How about new feature of `:auto` symbol of `DataFrame`?

julia> DataFrame([1 0; 2 0], :auto)
2×2 DataFrame
 Row │ x1     x2    
     │ Int64  Int64
─────┼──────────────
   1 │     1      0
   2 │     2      0

Recently, the :auto symbol can be used to above result. I want new feature like this:

julia> x = [1,0]
2-element Vector{Int64}:
 1
 0

julia> y = [2,0]
2-element Vector{Int64}:
 2
 0

julia> DataFrame(x, y, :auto)
2×2 DataFrame
 Row │ x      y     
     │ Int64  Int64
─────┼──────────────
   1 │     1      0
   2 │     2      0

For example, below long assignment frequently used in my work:

        time_evolution = DataFrame(
n_S_ = n_S_, n_E_ = n_E_, n_I_ = n_I_, n_R_ = n_R_, n_V_ = n_V_, n_hub_ = n_hub_, RT_ = RT_,
S_influx_ = S_influx_, I_influx_ = I_influx_, E_influx_ = E_influx_, R_influx_ = R_influx_, V_influx_ = V_influx_,
S_outflux_ = S_outflux_, I_outflux_ = I_outflux_, E_outflux_ = E_outflux_, R_outflux_ = R_outflux_, V_outflux_ = V_outflux_
        )

I wanna write that like below:

        time_evolution = DataFrame(
n_S_, n_E_, n_I_, n_R_, n_V_, n_hub, RT_,
S_influx_, I_influx_, E_influx_, R_influx_, V_influx_,
S_outflux_, I_outflux_, E_outflux_, R_outflux_, V_outflux_,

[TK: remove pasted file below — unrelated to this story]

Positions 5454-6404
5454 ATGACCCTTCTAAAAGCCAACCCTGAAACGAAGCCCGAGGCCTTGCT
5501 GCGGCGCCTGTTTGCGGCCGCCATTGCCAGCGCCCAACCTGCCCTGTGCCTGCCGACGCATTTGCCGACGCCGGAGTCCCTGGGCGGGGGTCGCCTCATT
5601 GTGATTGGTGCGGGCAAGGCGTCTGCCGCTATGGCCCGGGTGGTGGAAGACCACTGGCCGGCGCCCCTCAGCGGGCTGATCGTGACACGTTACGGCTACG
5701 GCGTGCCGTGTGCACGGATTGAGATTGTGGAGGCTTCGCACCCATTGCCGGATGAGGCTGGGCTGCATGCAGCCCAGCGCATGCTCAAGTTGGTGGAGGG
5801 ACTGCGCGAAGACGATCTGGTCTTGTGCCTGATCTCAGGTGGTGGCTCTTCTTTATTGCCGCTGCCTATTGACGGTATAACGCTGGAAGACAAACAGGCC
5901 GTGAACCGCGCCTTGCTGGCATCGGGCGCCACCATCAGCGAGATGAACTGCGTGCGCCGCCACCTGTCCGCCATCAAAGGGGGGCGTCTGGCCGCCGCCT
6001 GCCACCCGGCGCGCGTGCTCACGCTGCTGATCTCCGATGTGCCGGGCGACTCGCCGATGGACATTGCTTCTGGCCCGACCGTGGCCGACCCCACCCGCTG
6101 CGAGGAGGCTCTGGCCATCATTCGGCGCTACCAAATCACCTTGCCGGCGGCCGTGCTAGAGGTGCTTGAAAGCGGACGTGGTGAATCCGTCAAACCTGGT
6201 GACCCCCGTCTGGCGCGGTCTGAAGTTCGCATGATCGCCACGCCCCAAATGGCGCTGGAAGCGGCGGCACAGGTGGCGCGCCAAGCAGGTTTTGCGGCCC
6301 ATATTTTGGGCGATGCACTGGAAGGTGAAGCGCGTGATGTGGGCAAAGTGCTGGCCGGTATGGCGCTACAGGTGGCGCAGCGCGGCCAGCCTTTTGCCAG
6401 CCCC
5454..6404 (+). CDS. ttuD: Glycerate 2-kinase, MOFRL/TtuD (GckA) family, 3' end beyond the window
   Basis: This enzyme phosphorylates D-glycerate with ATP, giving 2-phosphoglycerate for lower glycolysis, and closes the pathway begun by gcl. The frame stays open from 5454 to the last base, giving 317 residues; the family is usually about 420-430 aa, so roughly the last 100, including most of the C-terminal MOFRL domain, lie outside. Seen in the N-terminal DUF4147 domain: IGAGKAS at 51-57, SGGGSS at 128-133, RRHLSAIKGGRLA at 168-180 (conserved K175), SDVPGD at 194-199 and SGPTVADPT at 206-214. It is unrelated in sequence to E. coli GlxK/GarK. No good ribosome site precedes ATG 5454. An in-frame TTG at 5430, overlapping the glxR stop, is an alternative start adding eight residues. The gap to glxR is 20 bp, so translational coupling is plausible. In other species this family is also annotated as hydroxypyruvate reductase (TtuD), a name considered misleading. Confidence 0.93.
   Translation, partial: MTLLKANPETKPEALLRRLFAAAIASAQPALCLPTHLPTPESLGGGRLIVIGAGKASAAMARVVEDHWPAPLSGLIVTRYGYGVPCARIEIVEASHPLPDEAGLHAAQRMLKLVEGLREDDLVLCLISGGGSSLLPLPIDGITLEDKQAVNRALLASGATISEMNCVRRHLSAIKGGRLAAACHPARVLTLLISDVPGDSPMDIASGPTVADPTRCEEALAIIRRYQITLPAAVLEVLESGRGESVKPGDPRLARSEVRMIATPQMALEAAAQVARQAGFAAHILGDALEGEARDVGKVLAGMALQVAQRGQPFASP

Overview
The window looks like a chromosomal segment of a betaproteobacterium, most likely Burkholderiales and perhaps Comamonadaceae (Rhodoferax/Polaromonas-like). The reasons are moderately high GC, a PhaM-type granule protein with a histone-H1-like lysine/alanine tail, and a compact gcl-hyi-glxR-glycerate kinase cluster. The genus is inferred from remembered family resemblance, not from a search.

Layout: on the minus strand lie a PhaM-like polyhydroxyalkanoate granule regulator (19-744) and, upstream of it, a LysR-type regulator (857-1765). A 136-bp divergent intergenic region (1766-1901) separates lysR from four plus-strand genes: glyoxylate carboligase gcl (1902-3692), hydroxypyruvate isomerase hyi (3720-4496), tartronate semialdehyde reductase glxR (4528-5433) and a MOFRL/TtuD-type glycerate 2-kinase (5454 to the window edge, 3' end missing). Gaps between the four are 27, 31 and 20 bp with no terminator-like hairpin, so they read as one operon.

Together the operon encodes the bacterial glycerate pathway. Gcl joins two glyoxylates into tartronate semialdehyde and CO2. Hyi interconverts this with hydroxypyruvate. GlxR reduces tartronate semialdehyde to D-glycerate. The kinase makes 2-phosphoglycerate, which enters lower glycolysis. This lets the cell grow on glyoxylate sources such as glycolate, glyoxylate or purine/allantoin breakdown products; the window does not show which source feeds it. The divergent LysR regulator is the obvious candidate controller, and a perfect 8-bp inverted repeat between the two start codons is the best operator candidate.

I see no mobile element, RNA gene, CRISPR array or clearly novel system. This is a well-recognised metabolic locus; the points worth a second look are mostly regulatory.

:auto
        )

How about that?

Your two examples are different: the first one DataFrame(n_S = n_S, ...) will have column names matching the names of your inputs. You can do that with a NamedTuple:

julia> x = rand(5); y = rand(5);

julia> DataFrame((; x, y))
5×2 DataFrame
 Row │ x         y        
     │ Float64   Float64  
─────┼────────────────────
   1 │ 0.67518   0.269185
   2 │ 0.173524  0.554611
   3 │ 0.43453   0.241942
   4 │ 0.133013  0.273849
   5 │ 0.977161  0.822356

If you want :auto, just concatenate to a matrix:


julia> DataFrame([x, y], :auto)
5×2 DataFrame
 Row │ x1        x2       
     │ Float64   Float64  
─────┼────────────────────
   1 │ 0.67518   0.269185
   2 │ 0.173524  0.554611
   3 │ 0.43453   0.241942
   4 │ 0.133013  0.273849
   5 │ 0.977161  0.822356
2 Likes

Functions don’t have access to the names of input variables. There could be a macro to do this, though.

(The reason nilshg’s suggestion works is that (; x ) is interpreted as (; x=x ), so the tuple stores the variable name)

1 Like

If this gives the result you need:

DataFrame(n_S_ = n_S_, n_E_ = n_E_, n_I_ = n_I_, <...>)

then this should be equivalent:

DataFrame(; n_S_, n_E_, n_I_, <...>)
1 Like